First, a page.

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Trump to announce decision on Paris climate pact Thursday

Trump to announce decision on Paris climate pact Thursday

Donald Trump will announce his decision on whether to pull the United States out of the Paris climate accord during a White House Rose Garden event today. He also said he had been hearing from "a lot of people, both ways" trying to persuade him on the climate agreement.

Trump said the decision would come this week, but didn't offer more details.

Leaving the deal would fulfill a central campaign pledge, but would certainly anger worldwide allies that spent years in hard negotiations that produced an accord to reduce carbon emissions. "It is not too late to for the president to stay the course and work with the tech industry to ensure that more clean energy jobs continue to go to Americans and that US leadership in innovation is second to none". The official insisted on anonymity in order to discuss the decision before the official announcement.

While Trump now favors an exit, he has been known to change his thinking on major decisions and tends to seek counsel from a range of inside and outside advisers, many with differing agendas, until the last minute.

Rumours already swirling about the future of United States involvement in the Paris deal were further stoked when Mr Trump tweeted on Wednesday: "I will be announcing my decision on the Paris Accord over the next few days".

US Defense Secretary Jim Mattis responded in a television interview Sunday, assuring that Trump was "wide open on this issue as he takes in the pros and cons of that accord".

Trump met Wednesday with Secretary of State Rex Tillerson, who has favoured remaining in the agreement. On Wednesday morning, Axios reported that Trump is ditching the deal made during the Obama administration, which went into effect in November 2016.

Trumps influential daughter Ivanka Trumps preference is to stay, but she has made it a priority to establish a review process so her father would hear from all sides, said a senior administration official.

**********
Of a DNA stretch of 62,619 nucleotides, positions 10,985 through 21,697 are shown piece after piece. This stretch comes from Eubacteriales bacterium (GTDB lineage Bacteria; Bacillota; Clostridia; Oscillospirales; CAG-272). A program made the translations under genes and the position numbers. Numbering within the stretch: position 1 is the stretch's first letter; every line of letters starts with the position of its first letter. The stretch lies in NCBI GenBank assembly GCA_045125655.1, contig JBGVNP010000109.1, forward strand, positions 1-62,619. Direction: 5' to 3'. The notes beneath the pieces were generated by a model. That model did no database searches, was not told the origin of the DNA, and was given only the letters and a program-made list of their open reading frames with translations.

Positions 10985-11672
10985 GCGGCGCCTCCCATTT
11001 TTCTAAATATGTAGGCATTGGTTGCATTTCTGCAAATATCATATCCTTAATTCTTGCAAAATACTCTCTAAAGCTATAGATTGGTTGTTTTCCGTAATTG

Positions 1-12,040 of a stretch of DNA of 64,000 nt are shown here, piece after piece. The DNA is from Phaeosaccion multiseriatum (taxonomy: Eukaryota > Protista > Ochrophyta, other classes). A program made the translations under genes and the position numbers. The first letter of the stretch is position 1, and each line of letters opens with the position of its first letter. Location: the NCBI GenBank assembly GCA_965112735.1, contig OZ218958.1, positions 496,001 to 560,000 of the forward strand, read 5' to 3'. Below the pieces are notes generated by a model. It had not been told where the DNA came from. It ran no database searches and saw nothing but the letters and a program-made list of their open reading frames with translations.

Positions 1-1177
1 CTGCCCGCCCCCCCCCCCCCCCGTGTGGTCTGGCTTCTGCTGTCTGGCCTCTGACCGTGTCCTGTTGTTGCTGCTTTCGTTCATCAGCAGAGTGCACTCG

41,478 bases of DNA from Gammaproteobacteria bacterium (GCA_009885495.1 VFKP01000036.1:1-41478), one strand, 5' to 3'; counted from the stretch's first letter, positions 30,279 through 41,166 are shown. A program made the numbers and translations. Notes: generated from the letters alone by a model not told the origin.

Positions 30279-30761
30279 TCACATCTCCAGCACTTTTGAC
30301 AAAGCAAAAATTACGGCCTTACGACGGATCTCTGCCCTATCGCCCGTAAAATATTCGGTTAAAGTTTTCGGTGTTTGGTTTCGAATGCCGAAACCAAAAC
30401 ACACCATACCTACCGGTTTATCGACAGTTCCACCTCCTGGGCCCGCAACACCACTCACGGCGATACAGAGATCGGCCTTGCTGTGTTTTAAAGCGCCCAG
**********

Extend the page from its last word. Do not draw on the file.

His speech comes as Trump this week decides whether the USA - the second-largest emitter of greenhouse gases after China - will adhere to the limit its emissions as layed out in the 2015 Paris climate agreement.

"As some of the largest companies based or operating in the United States, we strongly urge you to keep the United States in the Paris Agreement on climate change", said the ad, which directly addresses the president.

Meanwhile, the European Union and China will reaffirm their commitment to the Paris accord this week regardless of whether Trump pulls out of the pact, a senior EU official said Wednesday.




The White House signalled that Mr Trump was likely to decide on exiting the global pact - fulfilling one of his principal campaign pledges - though top aides were divided.

In his first major speech on climate change since he assumed charge as the head of the United Nations this January, the United Nations secretary-general said the "world is in a mess" and urged the global community to "stay the course" even if one government does not believe in the emissions-cutting deal.

Climate change is expected to lead to increased flooding along the coast and inland, intrusion of saltwater into the underground freshwater supply, decrease in property values and an increase in insurance costs, according to the multicounty compact most recently updated in October 2015. "And climate solutions provide opportunities that are unmatchable", he said.

The Sierra Clubs executive director, Michael Brune, called the expected move a “historic mistake which our grandchildren will look back on with stunned dismay at how a world leader could be so divorced from reality and morality.”.

House Minority Leader Nancy Pelosi called the possibility "a stunning abdication of American leadership, and a grave threat to our planet's future".

President Trump could damage the entire world by pulling out of the Paris climate deal.

Still, he said that the carbon levels agreed to by the prior administration "would be highly crippling to the USA economic growth", and said that, if the president had to choose between limiting carbon and economic growth, "growing our economy is going to win". Instead, it's catalyzed support for the deal.

Once in power, Trump and Pruitt have moved to delay or roll back federal regulations limiting greenhouse gas emissions while pledging to revive long-struggling USA coal mines.

The European Union and China will issue a statement Friday declaring climate change "an imperative more than ever" in the face of expected US withdrawal from the Paris Agreement. Scientists have known since the 19th century that burning coal, oil and gas spews carbon dioxide into the air, which then acts like a blanket to trap heat on Earth. Hundreds of high-profile businesses have also spoken out in favor of the deal, including Apple, Google and Walmart.

In particular, the open letter said that by remaining in the agreement, the USA would be more competitive globally, "create jobs, markets and growth", and would "reduce business risks".

In Congress, 40 Democratic senators sent Trump a letter saying withdrawal would hurt America's credibility and influence on the world stage.


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